Tuesday, January 25, 2011

Women's World University Games Preview

USA Hockey is sending a team to compete on the women's side of the World University Games for the first time in 2011, and much like on the men's side, the ACHA will be supplying the players for the team - including four Penn Staters. They'll be coached by another, Lady Icers head coach Mo Stroemel, and will fight with five other countries for the gold medal.

The Team

Penn State fans should have an especially high degree of familiarity with the team's goaltending, as both Heather Rossi and Katie Vaughan ply their trade at the Ice Pavilion. In this case, familiarity definitely does not breed contempt, as the tandem has been the strength of the Lady Icers all season. You needn't go any further than Rossi's 48 saves on 51 shots in a huge 4-3 win at Rhode Island on October 23rd. Even in defeat, the pair shines - see Rossi's 50 saves and Vaughan's 40 saves in tight losses to No. 1 Lindenwood early this season for reference.

Rossi (left) and Vaughan (right). It's pretty safe to say that there are more rubber streaks on their home whites than I can count.

Vaughan told her hometown paper last month that she's excited for the trip for more than just the hockey.
"I love to travel and to go to new places," she said. "So I'm super excited to go to Turkey. I was told that if I go, there's a museum I have to see and I definitely hope we get to go to the hot springs."
In front of the two PSU goalies will be another Penn Stater, sophomore defender Lindsay Reihl. She's the youngest member of a highly-experienced backline that includes some of the ACHA's best, including Lindenwood's Shea Crawford, a second team All-American last season, teammate Nicole Konsdorf and Michigan State's Christina Young.

Defender Reihl, forward Rohlik, head coach Stroemel.

While the team has a distinctly defensive feel (in contrast to the men's side), they should be able to hold their own on the scoresheet as well. To that point, I present Robert Morris (IL)'s Ramey Weaver, who has a video game-like 33 goals and 72 points in 21 games played - both numbers are good enough to rank in the top three of women's Division 1 among teammates who, unfortunately, are Canadian. Michigan State's Charlotte Hoium (23 goals, 16 assists), Grand Valley State's Ashley Rumsey (24 goals, 14 assists) and Shelby Kucharski (21 goals, 13 assists) and Michigan's Emily Nelson (18 goals, 13 assists) also rank among the top ten scorers. Lady Icer Denise Rohlik adds depth to this group.

The Rest of the Field

Canada, Finland, United States, Slovakia, Great Britain and Turkey are the six teams competing in Erzurum.

Unlike on the men's side, the women's tournament is not split into pools. The six participating countries play a round robin schedule, after which the top four advance to the semifinals.

While this is the first year of US participation, women's hockey actually made its WUG debut in 2009 in Harbin, China. Team Canada defeated the hosts for the gold medal, while Finland took the bronze. With China not participating in this year's tournament, Canada has to be considered the clear favorite. I'll let Canadian Interuniversity Sport tell the story on our neighbors to the north.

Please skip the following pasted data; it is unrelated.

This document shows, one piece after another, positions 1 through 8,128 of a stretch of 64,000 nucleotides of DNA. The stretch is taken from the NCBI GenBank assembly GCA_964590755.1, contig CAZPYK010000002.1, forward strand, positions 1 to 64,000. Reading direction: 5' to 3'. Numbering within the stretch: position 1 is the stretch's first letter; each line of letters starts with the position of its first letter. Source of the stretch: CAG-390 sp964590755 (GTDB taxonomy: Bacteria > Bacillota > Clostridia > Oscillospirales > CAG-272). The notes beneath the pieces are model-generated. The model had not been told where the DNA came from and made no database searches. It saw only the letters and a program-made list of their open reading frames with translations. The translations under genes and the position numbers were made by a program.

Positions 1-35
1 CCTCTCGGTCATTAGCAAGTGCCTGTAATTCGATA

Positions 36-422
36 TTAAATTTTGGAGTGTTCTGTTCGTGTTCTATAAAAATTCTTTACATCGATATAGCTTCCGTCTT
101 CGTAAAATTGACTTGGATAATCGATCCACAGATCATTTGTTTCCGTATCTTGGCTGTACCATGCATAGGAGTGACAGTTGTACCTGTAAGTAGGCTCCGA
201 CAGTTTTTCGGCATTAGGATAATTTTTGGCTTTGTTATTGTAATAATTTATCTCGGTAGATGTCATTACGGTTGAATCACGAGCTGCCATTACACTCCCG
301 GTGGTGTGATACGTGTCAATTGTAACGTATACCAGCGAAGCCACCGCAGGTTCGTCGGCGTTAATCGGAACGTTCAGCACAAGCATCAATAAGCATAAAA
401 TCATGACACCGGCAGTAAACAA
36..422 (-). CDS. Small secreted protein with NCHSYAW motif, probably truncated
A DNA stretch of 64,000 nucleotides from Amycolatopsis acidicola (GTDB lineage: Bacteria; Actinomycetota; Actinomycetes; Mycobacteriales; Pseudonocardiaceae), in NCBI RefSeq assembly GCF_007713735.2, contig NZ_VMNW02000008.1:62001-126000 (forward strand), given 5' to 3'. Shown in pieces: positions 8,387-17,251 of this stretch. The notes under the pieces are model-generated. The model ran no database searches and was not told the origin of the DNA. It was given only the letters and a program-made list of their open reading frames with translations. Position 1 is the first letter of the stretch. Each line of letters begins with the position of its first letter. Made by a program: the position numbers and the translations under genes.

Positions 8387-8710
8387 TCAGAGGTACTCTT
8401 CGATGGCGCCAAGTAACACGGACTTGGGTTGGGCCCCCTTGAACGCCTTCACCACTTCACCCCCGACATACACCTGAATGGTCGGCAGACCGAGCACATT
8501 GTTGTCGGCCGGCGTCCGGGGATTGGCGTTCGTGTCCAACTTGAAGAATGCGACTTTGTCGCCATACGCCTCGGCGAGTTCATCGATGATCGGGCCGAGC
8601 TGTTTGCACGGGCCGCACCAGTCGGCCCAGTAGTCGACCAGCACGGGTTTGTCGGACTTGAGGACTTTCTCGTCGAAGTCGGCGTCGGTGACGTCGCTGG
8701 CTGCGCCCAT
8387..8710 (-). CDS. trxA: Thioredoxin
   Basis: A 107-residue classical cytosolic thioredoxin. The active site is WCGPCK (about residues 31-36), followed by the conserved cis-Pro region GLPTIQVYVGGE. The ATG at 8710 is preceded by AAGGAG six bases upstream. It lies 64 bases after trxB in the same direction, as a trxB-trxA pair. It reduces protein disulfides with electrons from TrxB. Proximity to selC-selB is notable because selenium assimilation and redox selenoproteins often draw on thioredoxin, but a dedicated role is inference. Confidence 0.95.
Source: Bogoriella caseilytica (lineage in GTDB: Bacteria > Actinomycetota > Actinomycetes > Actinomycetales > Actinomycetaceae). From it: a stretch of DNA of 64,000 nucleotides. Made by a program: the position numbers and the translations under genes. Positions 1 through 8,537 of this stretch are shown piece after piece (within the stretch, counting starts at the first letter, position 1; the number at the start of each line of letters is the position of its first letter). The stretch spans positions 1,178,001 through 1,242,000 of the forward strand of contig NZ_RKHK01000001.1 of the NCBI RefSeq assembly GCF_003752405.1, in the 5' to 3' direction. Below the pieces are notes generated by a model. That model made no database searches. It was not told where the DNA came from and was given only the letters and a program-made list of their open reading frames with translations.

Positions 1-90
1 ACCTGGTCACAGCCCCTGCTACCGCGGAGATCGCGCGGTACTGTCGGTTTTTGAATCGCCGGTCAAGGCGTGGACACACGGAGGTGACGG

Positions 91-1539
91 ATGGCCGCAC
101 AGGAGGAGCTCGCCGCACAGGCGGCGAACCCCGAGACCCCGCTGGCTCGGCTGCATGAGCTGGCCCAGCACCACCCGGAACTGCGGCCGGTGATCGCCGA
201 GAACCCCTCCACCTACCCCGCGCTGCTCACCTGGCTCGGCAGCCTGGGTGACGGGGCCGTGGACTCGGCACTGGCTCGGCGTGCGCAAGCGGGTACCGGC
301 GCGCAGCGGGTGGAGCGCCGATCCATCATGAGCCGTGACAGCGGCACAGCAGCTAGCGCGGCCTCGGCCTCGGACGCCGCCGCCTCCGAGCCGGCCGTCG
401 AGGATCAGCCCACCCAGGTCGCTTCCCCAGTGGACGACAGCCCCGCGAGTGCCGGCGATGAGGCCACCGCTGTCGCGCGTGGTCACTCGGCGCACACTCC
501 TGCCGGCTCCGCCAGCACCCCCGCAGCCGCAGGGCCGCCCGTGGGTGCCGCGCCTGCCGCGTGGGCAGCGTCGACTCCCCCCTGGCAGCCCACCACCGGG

Five players return from the 2009 championship squad including rearguards Carly Hill of McGill and Kelsey Webster of York, as well as forwards Andrea Ironside of Wilfrid Laurier, Mariève Provost of Moncton and Courtney Unruh of York.

Provost was one of Canada’s most prolific scorers two years ago finishing the seven-game tournament with four goals and three assists for seven points. Unruh tallied five points (4-1-5) including the game-winning goal in the title match against China.

“I like our mix of returning players and newcomers. It’s critical at the international level to have experience on your side, to have leadership in order to bring the team together in challenging situations,” [head coach Les] Lawton commented. “We think we have the best in CIS women’s hockey. That was our goal from day one.”

Defending the Canadian net will be a pair of fifth-year goaltenders, Brock’s Beth Clause and Laurier’s Liz Knox.
After Canada, Finland obviously has to be considered a contender as well. Team USA is sort of a wild card in the competition - the deficit between Canada, the US, and the rest of the world in women's hockey has been well documented, but will that apply here? My guess is that the Americans will represent well, and there's a great chance of the women finishing higher than the men, but I'm going to take a wait-and-see approach before I go penciling in a US-Canada gold medal game.

Konsdorf, for her part, told the Saginaw News that she's taking a measured, yet optimistic approach to expectations.
“[Our goal is] obviously, to win,” she said. “But to place in the bracket would be awesome.”
The Schedule

Full competition schedule here.

Here are Team USA's games, again, a nice reminder of why I love competitions on the other side of the world so much - the men get me at work, the women when I'm supposed to be sleeping.  

Group Play
Thursday, January 27 vs. Slovakia, 2:30 a.m.
Friday, January 28 vs. Turkey, 4:00 a.m.
Sunday, January 30 vs. Finland, 8:00 a.m.
Monday, January 31 vs. Slovakia, 4:00 a.m.
Wednesday, February 2 vs. Great Britain, 5:30 a.m.

Medal Round
Friday, February 4 - Semifinals
Saturday, February 5 - 5th place game/Gold and Bronze Medal games

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